The Grey PlumeSep 25, 2015 02:34PM ● By Daisy Hutzell-Rodman
Chef/Owner Clayton Chapman has racked up more James Beard nominations than any Omaha chef in history. "Farm to Table" and “Eco-Friendly" restaurants are quite common in many large American cities, but in Omaha it's still a relatively new phenomenon. The Grey Plume takes all of this to a new level with the close collaboration Chapman has with his growers and ranchers.
The restaurant is quite handsomely designed with a formal but still comfortable feel. White tablecloths and velvet-covered bench seats give the restaurant a plush, luxurious look.
Great care was taken in the design to use reclaimed and recycled materials as well as special low-energy kitchen equipment with a small carbon footprint. The artwork featured around the restaurant comes from local artists, as does some of the plateware made from recycled wine bottles.
Chef de Cuisine John Engler's menu is constantly changing, but on a recent visit I saw several dishes that fondly recalled previous visits. My dining partner and I started off with one of my favorites, the Duck Fat Fries ($9). As the name implies, these crispy hand-cut fries are fried in duck fat and served over aioli with a farm-fresh egg on top. The combination is incredible. We also tried the Smoked Housemade Ricotta Gnocchi ($12). This beautifully presented appetizer features pumpernickel bread crumbs which provide flavor as well as texture. It also has a cherry purée and fresh leeks. I am certain I will be ordering this one again. Next we tried the Cold Potato Soup ($9). This concoction had a velvety cream texture and was garnished with truffle powder that gave it a great umami boost. We also had the Heartland Organics’ Spring Greens Salad ($8), a nice light salad featuring local mixed greens, feta cheese, radish, and lavash with an olive oil dressing. For entrees I had the Morgan Ranch Wagyu Beef ($36). It featured perfectly cooked “petite filet” or teres major cut. The dish also had some oxtail, tongue, and an amazing sausage, all from Morgan Ranch in Burwell, Nebraska. A light demi glace sauce, shaved asparagus, shiitake mushroom, and Yukon gold potatoes made this dish a delicious combination. My dining partner tried Plum Creek Farm’s Chicken Roulade ($27). This moist chicken was served with baby bok choy, snap peas, farro, and a savory strawberry puree—another stellar entree. For dessert we had TGP Hand Crafted Chocolates ($13.50) and the Ice Cream Trio ($8.50). The ice cream dish consisted of a trio of scoops: salted caramel, orange chamomile, and sorrel. The sorrel, at first, seemed an odd flavor for ice cream, but I was instantly hooked.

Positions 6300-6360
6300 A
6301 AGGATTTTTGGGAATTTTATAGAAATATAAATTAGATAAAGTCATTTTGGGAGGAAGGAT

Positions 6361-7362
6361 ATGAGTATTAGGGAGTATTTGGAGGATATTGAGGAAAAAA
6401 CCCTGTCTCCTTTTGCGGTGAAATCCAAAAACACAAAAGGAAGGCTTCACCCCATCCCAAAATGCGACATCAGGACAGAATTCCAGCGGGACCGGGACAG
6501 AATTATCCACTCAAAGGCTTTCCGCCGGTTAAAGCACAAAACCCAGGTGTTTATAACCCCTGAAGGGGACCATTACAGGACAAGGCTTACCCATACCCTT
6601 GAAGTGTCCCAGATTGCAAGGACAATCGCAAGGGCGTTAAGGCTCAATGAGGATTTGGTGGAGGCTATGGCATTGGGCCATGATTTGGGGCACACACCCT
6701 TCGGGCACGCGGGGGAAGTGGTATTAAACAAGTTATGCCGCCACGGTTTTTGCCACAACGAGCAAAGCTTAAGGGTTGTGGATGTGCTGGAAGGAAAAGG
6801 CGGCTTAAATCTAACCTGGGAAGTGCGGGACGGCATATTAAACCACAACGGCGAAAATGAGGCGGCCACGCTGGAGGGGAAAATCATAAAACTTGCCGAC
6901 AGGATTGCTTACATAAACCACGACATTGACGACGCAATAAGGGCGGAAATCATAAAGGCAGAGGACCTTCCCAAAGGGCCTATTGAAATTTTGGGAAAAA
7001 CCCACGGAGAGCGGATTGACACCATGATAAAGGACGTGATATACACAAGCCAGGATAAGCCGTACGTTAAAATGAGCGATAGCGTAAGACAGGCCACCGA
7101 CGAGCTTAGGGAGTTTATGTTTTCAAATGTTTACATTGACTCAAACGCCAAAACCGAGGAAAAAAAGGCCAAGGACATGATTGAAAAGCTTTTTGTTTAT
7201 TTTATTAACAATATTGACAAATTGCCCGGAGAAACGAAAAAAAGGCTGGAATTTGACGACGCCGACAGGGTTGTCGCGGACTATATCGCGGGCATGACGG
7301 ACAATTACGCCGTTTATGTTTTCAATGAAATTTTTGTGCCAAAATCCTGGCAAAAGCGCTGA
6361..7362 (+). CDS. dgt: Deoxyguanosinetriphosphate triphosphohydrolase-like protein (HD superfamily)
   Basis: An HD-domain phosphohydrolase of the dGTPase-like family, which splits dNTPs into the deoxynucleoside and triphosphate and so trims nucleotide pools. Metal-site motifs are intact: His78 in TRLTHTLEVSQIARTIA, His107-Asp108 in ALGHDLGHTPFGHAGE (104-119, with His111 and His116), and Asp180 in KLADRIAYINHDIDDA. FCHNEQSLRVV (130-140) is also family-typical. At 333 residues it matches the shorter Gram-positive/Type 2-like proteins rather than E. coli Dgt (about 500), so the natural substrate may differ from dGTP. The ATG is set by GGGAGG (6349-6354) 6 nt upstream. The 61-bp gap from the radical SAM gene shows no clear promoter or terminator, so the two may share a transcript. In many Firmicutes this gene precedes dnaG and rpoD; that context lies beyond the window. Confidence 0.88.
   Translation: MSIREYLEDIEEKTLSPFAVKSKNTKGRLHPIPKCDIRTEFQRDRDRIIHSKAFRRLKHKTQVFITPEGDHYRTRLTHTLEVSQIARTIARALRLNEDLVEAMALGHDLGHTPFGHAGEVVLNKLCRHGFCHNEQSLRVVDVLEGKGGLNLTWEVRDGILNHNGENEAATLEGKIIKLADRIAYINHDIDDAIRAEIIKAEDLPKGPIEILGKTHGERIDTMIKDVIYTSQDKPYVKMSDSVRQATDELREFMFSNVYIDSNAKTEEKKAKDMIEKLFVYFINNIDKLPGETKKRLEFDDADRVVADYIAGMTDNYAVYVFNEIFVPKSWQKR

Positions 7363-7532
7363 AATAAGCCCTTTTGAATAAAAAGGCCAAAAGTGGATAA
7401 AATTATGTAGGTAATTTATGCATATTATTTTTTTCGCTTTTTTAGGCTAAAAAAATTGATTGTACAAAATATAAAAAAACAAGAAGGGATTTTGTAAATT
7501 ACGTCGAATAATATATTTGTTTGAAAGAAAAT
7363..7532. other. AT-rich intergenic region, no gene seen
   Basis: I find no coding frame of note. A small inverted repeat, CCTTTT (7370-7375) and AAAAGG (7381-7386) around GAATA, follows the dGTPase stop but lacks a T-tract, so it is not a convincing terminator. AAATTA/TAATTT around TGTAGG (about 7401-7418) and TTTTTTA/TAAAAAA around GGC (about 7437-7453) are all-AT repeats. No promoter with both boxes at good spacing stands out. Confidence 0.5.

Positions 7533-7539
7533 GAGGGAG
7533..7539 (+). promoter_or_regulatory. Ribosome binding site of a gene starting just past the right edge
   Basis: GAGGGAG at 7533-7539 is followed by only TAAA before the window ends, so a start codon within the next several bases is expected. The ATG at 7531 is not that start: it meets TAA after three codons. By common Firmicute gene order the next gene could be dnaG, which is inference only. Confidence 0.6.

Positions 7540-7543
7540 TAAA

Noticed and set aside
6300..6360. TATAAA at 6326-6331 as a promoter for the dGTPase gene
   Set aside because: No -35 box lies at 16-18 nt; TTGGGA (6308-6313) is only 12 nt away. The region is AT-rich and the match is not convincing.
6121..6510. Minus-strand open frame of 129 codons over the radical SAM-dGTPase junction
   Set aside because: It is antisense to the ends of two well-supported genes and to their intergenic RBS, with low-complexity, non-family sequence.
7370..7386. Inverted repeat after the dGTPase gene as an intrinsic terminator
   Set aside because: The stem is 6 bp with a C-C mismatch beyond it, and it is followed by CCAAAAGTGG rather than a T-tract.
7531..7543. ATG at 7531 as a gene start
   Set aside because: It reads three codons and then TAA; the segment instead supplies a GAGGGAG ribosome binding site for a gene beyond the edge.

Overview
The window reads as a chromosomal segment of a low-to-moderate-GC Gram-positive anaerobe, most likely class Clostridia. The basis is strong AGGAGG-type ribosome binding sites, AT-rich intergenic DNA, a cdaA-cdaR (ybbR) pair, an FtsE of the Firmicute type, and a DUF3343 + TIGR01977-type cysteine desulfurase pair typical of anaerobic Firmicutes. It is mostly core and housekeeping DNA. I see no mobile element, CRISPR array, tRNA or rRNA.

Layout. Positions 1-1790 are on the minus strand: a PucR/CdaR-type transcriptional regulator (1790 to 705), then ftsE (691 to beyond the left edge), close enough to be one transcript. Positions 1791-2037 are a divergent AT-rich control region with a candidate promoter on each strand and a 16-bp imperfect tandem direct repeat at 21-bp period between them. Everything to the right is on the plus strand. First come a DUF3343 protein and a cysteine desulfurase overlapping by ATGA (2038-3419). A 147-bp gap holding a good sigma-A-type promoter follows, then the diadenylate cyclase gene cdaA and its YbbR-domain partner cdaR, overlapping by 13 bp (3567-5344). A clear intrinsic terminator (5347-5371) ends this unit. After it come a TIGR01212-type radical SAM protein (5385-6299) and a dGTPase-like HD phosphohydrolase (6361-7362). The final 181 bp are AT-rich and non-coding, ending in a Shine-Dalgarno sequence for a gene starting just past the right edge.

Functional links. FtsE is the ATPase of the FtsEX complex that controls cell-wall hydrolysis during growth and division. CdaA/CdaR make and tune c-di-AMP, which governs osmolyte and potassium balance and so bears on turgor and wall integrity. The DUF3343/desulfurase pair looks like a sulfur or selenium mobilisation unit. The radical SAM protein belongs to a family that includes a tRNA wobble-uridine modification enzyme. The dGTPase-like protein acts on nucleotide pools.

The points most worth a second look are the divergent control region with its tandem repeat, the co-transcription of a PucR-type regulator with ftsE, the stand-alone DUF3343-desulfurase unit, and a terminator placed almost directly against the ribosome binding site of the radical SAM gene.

At times in the past I felt that the service at The Grey Plume was perhaps a bit stuffy and overly formal. Servers sometimes make your head spin with their immense knowledge of food and wine while using French words and terms that most diners have never even heard of. But this was not the case on this particular evening. Our server was friendly, humorous, and casual, but provided excellent service. He went out of his way to explain the dishes to my dining partner using layman's terms. He also earned extra points on his wine recommendation of an exquisite French bordeaux that went perfectly with my Wagyu beef.
There is no doubt in my mind that The Grey Plume is one the best restaurants in Omaha. Unfortunately my income bracket does not allow me to frequent places in this price range often enough. But don’t relegate this special place to birthdays, anniversaries, and other special occasions. You owe it to yourself to experience The Grey Plume, the hot spot that has so deservedly received so much critical acclaim all across America.
The Grey Plume, 220 S. 31st Ave.
402-763-4447 or thegreyplume.com
Service=3 1/2 /5 Stars